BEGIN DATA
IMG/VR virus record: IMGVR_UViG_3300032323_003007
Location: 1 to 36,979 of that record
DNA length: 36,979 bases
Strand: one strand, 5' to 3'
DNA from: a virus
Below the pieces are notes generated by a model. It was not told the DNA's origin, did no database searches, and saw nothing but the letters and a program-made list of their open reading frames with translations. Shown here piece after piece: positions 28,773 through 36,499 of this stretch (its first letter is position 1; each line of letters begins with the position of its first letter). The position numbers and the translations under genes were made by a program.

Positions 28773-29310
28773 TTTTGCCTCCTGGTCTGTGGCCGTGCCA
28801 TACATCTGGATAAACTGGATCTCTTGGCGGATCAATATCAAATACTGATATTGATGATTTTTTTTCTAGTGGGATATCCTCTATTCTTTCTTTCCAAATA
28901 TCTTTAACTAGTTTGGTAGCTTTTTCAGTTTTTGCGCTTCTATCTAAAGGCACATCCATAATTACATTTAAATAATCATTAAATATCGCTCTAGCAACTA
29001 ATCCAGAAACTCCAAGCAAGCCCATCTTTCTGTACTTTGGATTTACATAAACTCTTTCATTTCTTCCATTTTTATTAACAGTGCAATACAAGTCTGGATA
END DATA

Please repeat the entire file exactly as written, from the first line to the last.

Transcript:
IMG/VR virus record: IMGVR_UViG_3300032323_003007
Location: 1 to 36,979 of that record
DNA length: 36,979 bases
Strand: one strand, 5' to 3'
DNA from: a virus
Below the pieces are notes generated by a model. It was not told the DNA's origin, did no database searches, and saw nothing but the letters and a program-made list of their open reading frames with translations. Shown here piece after piece: positions 28,773 through 36,499 of this stretch (its first letter is position 1; each line of letters begins with the position of its first letter). The position numbers and the translations under genes were made by a program.

Positions 28773-29310
28773 TTTTGCCTCCTGGTCTGTGGCCGTGCCA
28801 TACATCTGGATAAACTGGATCTCTTGGCGGATCAATATCAAATACTGATATTGATGATTTTTTTTCTAGTGGGATATCCTCTATTCTTTCTTTCCAAATA
28901 TCTTTAACTAGTTTGGTAGCTTTTTCAGTTTTTGCGCTTCTATCTAAAGGCACATCCATAATTACATTTAAATAATCATTAAATATCGCTCTAGCAACTA
29001 ATCCAGAAACTCCAAGCAAGCCCATCTTTCTGTACTTTGGATTTACATAAACTCTTTCATTTCTTCCATTTTTATTAACAGTGCAATACAAGTCTGGATA